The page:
9

In the French Defense, the modest pawn advance in e6 simply plans to challenge the e4-pawn by d5, without having to recapture with the Queen after a possible capture in d5. The idea is thus similar to the Caro-Kann. The differences are that the Caro-Kann takes away the best square for the b8-Knight, while the French blocks the natural diagonal for developing ...


5

The position you are looking at is indeed very common in the semi-Slav defense and the solid control of the d5 square is exactly the underlying idea for Black, often after having played ...dxc4 at some point in the opening. Looking at White's piece placement, in particular at the e pawn on e3 and the White dark squared bishop on the king's side, this seems ...


4

A lot of opening play is about what you are trying to avoid. While sharp, black does quite well against 7.g4. In reality, the quieter lines seem to have much more venom if the figures in Mega 2020 are to believed. In addition, with the move order you mention, white can get e4 in very early, or can play the Karpov line among other choices. The main line I am ...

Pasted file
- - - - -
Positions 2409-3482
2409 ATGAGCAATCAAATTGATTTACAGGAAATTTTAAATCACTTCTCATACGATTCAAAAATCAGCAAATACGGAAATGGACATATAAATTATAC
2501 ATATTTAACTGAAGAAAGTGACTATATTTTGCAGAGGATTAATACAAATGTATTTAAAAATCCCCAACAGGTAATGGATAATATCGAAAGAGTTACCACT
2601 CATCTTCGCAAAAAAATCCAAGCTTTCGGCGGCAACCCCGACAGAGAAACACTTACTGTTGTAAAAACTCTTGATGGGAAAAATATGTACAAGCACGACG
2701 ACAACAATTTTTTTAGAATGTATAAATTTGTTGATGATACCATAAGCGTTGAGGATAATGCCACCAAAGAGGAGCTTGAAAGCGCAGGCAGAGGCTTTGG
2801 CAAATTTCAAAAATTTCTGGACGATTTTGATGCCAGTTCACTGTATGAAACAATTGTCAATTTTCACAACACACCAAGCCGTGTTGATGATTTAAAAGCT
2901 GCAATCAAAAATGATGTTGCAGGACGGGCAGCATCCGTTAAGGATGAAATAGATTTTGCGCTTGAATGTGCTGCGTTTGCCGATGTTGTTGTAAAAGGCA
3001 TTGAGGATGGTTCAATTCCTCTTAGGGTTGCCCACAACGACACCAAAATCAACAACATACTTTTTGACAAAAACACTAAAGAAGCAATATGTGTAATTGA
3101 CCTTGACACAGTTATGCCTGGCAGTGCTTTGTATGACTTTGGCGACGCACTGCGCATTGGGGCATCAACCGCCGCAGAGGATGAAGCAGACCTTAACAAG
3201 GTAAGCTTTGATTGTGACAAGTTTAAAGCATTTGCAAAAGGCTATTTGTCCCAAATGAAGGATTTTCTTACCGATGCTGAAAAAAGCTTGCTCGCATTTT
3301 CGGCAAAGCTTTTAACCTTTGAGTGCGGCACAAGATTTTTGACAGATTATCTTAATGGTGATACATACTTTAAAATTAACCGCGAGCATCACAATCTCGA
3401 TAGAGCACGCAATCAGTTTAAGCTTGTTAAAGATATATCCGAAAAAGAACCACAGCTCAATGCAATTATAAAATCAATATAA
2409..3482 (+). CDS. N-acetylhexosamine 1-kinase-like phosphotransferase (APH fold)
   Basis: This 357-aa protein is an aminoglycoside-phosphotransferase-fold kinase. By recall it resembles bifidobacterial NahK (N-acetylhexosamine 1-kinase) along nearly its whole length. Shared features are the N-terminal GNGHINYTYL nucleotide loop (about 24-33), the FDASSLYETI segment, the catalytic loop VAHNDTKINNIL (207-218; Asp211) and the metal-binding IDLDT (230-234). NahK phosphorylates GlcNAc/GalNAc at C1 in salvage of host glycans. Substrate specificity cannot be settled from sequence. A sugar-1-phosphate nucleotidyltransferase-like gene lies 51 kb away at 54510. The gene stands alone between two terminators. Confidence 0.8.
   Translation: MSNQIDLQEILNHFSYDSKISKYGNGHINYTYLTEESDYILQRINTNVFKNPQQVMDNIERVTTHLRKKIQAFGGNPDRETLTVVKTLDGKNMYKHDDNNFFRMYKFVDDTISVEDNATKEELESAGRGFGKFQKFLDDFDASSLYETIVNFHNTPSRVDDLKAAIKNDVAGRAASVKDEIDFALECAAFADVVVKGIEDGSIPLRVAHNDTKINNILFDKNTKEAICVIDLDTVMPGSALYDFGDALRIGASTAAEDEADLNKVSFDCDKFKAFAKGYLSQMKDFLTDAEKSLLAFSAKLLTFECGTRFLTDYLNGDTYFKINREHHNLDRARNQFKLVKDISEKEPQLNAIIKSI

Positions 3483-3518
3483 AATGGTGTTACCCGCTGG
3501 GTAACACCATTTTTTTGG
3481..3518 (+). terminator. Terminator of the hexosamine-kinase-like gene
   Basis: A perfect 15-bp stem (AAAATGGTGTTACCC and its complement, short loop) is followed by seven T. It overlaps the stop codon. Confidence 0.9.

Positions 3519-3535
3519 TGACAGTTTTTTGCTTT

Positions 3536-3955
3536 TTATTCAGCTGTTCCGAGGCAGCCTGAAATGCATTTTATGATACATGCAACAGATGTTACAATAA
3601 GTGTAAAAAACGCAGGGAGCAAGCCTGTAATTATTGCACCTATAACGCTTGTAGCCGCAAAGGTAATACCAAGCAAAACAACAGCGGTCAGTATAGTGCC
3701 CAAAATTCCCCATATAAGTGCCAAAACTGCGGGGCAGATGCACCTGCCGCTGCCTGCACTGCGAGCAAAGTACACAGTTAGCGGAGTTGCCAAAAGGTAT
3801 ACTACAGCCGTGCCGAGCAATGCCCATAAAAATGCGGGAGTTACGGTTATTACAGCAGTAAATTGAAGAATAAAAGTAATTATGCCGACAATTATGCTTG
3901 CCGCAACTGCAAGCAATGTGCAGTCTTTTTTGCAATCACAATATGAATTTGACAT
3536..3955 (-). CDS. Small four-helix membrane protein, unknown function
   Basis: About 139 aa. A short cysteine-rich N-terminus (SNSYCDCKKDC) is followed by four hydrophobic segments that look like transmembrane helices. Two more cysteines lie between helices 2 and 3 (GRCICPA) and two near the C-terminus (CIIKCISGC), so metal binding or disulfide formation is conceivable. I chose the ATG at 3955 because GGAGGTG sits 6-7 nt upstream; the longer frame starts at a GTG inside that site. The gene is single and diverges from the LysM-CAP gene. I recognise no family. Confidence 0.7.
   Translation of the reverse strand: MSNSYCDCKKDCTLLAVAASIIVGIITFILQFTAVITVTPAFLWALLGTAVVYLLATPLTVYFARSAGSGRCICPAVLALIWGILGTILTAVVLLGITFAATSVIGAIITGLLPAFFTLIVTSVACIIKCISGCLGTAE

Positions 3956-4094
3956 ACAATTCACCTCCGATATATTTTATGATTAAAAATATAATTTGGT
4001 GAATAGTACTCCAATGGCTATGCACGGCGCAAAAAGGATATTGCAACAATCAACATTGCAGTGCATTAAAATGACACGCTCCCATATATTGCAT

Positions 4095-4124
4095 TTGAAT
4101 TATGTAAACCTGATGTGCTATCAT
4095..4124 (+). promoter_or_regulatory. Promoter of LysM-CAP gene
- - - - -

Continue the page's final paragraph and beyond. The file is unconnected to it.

2

The position you are concerned about doesn't qualify as a stubborn Semi-Slav in my opinion. At most, it is a very passive Semi-Slav where the Nc7 lost two tempi to reach a waiting spot, and neither of Black's usual breaks, ...e5 and ...c5, will be attractive in the near future. Moreover, the hook on h6 has provided you with a very nice target. White has ...


1

C5 is a move I generally don't like, because it realeses a tension in the center that is generally healthy to have in order to dispute the advantage (and tactics may always lurke when pawns are in contact!). With this said, there are in deed positions in which giving up this tension in exchange of a lot of space is reasonable, usually when the b6 ...


1

In order to avoid the sharp positions where black has the connected passed a- and b-pawns, white can switch to systems with g3. This is what white opted for in Nakamura-Ivanchuk and Giri-Caruana. In the first game, Nakamura played 5.g3. If black replies with 5....Nf6, then the game transposes to a theoretical line that arises after 1.d4 d5 2.c4 c6 3.Nf3 Nf6 ...


1

In this variation, black is behind development after [Event "?"] [Site "?"] [Date "????.??.??"] [Round "?"] [White "?"] [Black "?"] [Result "*"] [WhiteELO "?"] [BlackELO "?"] [SetUp "1"] [FEN "rnbqkbnr/pp3ppp/2p1p3/8/2pP4/2N2N2/PP2PPPP/R1BQKB1R w KQkq - 0 1"] 1. Bf4 Bb4 2. e3 Bxc3+ 3. bxc3 b5 4. a4 Nf6 5. axb5 cxb5 6. Rb1 White has more center control, ...


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